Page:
Astrology: Science or Fluff?


Lillian Tullio

You find yourself aimlessly scrolling through Instagram when suddenly your monthly horoscope pops up. You read your sun sign forecast and either smile about love waiting around the corner, the straight A’s you can expect at the end of the marking period, learn what to do to be more attractive, and desperately search for what signs you are compatible with. Maybe, you frown because the prediction is for a tough month ahead, a cheating boyfriend, or warns of a party you won’t be invited to at the end of the month! We’ve all been there!

Scientific American dove into our infatuation with astrology and reports that nearly one-third of all Americans believe that Astrology is a real science and at least 70 million adults and teens read their horoscopes daily! However, Scientific American is quick to point out that Astrology is NOT a real science. So, if it’s not a real science, then what is it?

Most historians have tagged Astrology as a pseudoscience, which is nothing more than a bunch of beliefs that are mistakenly assumed to have been proven by the scientific method. Many teens believe in Astrology as real science! Historians claim Astrology was developed by the Babylonians some 2,400 years ago and was once an important academic subject. Ancient tribes noted the position of the stars and season that every child was born under and considered that an accurate predictor of a child’s potential to become a leader, warrior, farmer, healer, or craftsman. Modern day astrology is certainly not doing any of that!

Walk into any bookstore and you can find an entire section of books about Astrology. Search the Internet and you’ll find dozens of sites to have your astrological Birth Chart done and analyzed, classes to learn how to do astrology, places to get online forecasts, or you will even find local shops and fairs dedicated to providing you with in-person astrological readings. 

Teenagers find hope in an astrology prediction and tend to cling to it. They take their forecast personally! The moment the monthly forecast is posted teens will repost their astrological prediction so everyone can see what’s in store for them. Some teens actually purchase make-up, jewelry, and perfume based on their sign! Engaging with astrology in this way is not using astrology wisely. Most of what teens are engaging with is called “Pop Astrology” which means it’s basically for fun and entertainment.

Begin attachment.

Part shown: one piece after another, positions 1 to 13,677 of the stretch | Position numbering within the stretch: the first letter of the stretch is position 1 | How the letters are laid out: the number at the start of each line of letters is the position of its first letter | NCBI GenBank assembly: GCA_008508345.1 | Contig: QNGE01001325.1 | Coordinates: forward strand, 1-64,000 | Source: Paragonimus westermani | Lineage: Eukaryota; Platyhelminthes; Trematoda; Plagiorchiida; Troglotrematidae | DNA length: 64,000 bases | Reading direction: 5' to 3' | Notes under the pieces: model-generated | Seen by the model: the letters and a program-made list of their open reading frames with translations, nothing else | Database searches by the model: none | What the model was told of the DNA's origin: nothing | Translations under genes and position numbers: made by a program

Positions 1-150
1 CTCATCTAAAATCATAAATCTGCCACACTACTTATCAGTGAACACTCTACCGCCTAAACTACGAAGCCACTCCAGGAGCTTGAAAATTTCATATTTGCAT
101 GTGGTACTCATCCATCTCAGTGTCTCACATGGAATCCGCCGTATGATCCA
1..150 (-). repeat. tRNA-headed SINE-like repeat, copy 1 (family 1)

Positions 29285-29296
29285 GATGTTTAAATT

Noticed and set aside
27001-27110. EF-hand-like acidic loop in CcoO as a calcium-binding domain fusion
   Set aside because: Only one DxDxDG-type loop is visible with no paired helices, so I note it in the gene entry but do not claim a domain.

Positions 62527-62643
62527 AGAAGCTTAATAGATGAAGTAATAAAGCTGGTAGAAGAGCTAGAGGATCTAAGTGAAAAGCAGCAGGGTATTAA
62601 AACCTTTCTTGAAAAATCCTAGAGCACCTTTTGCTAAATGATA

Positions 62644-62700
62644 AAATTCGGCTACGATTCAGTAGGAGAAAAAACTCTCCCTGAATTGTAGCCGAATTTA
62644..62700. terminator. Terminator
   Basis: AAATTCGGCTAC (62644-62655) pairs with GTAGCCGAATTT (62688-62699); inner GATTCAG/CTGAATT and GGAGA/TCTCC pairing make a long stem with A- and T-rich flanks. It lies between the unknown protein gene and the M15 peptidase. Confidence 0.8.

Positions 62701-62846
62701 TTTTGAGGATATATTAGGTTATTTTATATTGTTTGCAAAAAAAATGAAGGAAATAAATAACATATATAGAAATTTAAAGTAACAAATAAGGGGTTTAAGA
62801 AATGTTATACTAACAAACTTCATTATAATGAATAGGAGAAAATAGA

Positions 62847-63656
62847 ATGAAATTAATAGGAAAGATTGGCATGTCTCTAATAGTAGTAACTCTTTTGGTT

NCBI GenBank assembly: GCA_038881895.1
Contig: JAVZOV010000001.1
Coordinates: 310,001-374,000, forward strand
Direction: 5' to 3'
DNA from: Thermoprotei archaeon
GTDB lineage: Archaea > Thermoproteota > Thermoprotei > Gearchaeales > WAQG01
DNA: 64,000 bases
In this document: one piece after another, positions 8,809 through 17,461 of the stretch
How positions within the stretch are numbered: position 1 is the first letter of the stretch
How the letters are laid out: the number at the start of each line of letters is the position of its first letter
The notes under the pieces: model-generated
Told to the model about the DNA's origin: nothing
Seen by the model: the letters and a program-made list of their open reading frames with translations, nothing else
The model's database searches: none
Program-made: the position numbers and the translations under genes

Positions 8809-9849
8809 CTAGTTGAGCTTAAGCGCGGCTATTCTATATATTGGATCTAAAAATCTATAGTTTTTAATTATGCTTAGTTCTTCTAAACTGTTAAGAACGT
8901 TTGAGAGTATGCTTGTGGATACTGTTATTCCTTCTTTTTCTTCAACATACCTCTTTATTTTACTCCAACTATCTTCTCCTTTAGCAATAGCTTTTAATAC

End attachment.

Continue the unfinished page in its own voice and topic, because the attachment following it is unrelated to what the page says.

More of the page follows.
Professional astrologers share that there are 12 astrological signs in the modern-day Zodiac and each one is a named sun sign. Your sun sign is based on the day and month that you were born. A person born on January 31st is born in the Sun sign of Aquarius no matter what the year. Professional astrologers warn that looking at predictions about your life with any seriousness, based on ONLY your sun sign, will be highly misleading. You must go by the day, month, year, place, and exact time of your birth to consider any degree of accuracy. In-depth birth information provides you with something called a Moon sign and a Rising sign. Apparently, the moon and rising signs are much better predictors of personality traits and life events than only a sun sign. Each one of us is more accurately evaluated by astrology if we are looking at the Moon, Sun, and Rising signs together as they impact each other. You can calculate your moon and rising signs by plugging your information into a moon or rising sign calculator which you can find for free on many Astrology sites, just Google it! For example, the person born on January 31st plugged all their information in the calculators and found that they have a Moon sign of Capricorn, a Sun Sign of Aquarius, and a Rising Sign of Pisces. The descriptions were shockingly accurate making it impossible to chalk Astrology up as meaningless. Unfortunately, most teens don’t know how much more is involved. They are more interested in an Instagram meme than the study of astrology. Still, how far should a person take it?

Our same January 31st person took their information to a professional astrologer who provided a detailed chart of exactly where every planet was located at the day, year, time, and place of his birth. Then they provided a deep analysis of likes, dislikes, possible careers, travel, and relationships. Unlike the silly sun sign post in nearly every magazine, the information from the professional astrologer was once again, surprisingly accurate.

Teens should be warned about depending on magazines or Instagram astrology to plan their lives! They should not make decisions based on a few lines in a magazine or an Instagram meme. Teens use astrology forecasts as an accessory instead of the deeper, more meaningful interpretation provided through analysis of the sun, moon, and rising signs. 

I can only conclude that Astrology is not a science. It cannot be proven through the scientific method because there are just too many variables with humans and there would be very little to compare findings to. BUT, that does not mean there is not some credence to be given to the more complete readings that analyze a person’s moon, sun, and rising sign. Every bit of information we gain about ourselves can be valuable to our understanding of our role in the world around us, just as long as we don’t take it too seriously!